James Elder, the expelled Australian, has been ordered to leave the country by September 21.
It has been reported that two other United Nations staffers face detention by the Sri Lankan government which defeated the LTTE after a 25-year long civil war. President Mahinda Rajapakse's government has been consistently criticised by human rights groups for humanitarian violations and crushing political dissent.
UNICEF has rejected the allegation against Elder and defended him. Though Elder declined an interview, Sarah Crowe, UNICEF's chief of communication in South Asia, told rediff.com's Archana Masih in an e-mail interview that the Sri Lankan government's allegations undermined UNICEF.
What reason did the Sri Lankan government give for Mr Elder's expulsion?
The Sri Lankan authorities gave somewhat contradictory reasons for the expulsion, accusing our communications chief in Sri Lanka of supporting LTTE terrorism amongst other allegations, directly undermining the professional credibility of a UNICEF professional and therefore the organisation itself.
Is there any hope for Mr Elder continuing with his work at UNICEF in Sri Lanka? Is there a possibility of the Rajapakse government cancelling the expulsion order and allowing him to continue?
No, James Elder will have to leave Sri Lanka by September 21.
Have there been instances of UNICEF or UN officials being expelled from other countries? Which countries are these? What have been some of the reasons for such expulsions?
I don't have this information at hand. However, it is very rare.
What is Mr Elder's next assignment for UNICEF? Is he still in Sri Lanka? If so, when will he be leaving?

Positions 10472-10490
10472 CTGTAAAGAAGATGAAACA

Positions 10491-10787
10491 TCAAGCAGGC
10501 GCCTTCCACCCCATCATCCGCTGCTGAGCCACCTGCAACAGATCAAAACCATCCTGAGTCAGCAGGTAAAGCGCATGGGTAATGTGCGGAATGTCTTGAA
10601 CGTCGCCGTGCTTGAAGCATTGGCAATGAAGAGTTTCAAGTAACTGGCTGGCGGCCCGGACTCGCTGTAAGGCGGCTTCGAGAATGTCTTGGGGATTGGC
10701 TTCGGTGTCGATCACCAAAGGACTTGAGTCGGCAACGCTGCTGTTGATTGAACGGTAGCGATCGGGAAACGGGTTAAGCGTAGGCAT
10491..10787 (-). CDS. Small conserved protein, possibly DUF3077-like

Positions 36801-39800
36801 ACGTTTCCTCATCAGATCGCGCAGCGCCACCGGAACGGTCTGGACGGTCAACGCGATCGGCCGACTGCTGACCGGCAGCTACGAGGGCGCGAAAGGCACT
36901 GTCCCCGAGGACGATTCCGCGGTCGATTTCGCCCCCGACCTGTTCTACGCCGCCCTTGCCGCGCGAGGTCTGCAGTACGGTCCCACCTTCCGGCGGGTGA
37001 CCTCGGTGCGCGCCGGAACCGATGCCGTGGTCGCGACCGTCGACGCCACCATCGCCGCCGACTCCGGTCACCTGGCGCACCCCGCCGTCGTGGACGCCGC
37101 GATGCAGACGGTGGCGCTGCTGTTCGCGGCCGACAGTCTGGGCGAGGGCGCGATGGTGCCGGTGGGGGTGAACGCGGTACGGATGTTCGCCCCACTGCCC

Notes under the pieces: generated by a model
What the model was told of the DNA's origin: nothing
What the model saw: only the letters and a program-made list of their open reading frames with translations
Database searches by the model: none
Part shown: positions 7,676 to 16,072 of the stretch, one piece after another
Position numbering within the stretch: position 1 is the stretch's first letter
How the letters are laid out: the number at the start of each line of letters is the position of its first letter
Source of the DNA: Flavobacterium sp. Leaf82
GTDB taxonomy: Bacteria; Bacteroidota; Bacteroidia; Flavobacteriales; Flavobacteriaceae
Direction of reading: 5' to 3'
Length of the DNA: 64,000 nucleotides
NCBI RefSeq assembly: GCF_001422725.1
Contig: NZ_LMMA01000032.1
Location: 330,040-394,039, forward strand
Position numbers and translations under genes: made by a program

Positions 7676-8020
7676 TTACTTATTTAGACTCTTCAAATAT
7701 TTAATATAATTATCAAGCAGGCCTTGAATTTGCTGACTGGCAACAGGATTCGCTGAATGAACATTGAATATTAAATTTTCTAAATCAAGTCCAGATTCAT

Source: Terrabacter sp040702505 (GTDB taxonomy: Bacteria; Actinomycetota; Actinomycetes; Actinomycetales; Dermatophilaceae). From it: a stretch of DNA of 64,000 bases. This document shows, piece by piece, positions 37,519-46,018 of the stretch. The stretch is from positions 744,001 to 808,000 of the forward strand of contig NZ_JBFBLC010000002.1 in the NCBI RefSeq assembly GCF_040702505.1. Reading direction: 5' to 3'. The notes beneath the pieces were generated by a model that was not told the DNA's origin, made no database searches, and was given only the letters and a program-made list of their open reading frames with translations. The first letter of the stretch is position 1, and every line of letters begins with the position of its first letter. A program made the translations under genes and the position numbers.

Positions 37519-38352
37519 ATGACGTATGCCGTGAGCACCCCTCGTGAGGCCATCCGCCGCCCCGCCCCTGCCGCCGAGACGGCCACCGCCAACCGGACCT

He is due to leave by September 21. A new assignment will be found for him in due course. He has a family of three small children, so we have to take them and their schooling into account.
What impact has this expulsion had on UNICEF's work in Sri Lanka and in other strife-torn countries?
UNICEF works in some 150 countries and territories around the world, often in volatile areas, war zones and working in sensitive areas.
We are there to help children survive and thrive, from early childhood through adolescence.
Our mandate is to speak out on behalf of those who do not have a voice, and to be impartial advocates for child rights.
We are the world's largest provider of vaccines for developing countries. UNICEF supports child health and nutrition, good water and sanitation, quality basic education for all boys and girls, and the protection of children from violence, exploitation, and AIDS.
UNICEF is funded entirely by the voluntary contributions of individuals, businesses, foundations and governments.
What is the condition of children in the Tamil refugee camps in Sri Lanka? What are the biggest problems faced by the children? What is their greatest need?
We remain very concerned about the situation in the camps with some 250,000 still displaced in northern Sri Lanka.
Children and their families need to return to their homes and put the pieces of their old lives back together again after the trauma of conflict.
The pending monsoon rains (due in October) are likely to make things worse -- flooding, fear of disease spreading as a result -- so we are continuing to work with the Sri Lankan authorities to try and find alternative forms of accomodation such as living with host families if they resettled rapidly.
What cooperation does UNICEF have from the Sri Lankan government in its work with the children affected by the civil war?
We work with the Sri Lanka government as well as with civil society to try and improve the lives of children -- the camps are run by the government, but we assist in providing clean water and sanitation, temporary schooling, health and nutrition projects for pregnant and nursing mothers and small children.
What access does UNICEF have to the Tamil refugee camps? What are the other international aid agencies working in the country?
Access has improved, but the camps are run by the government. We have officers in Vavuniya serving the camps.
What is the future of these children in the refugee camps?
One cannot speculate, but the sooner they return to their former homes and their families rebuild their lives, the better their future will be.
The Sri Lankan government has been criticised for not accepting dissent or views contrary to the one held by the government -- how difficult is it to operate in such an environment?
It is always tough working in conflict areas. UNICEF has to and will hold true to its mandate -- advocating impartially for children. That is what we are there for.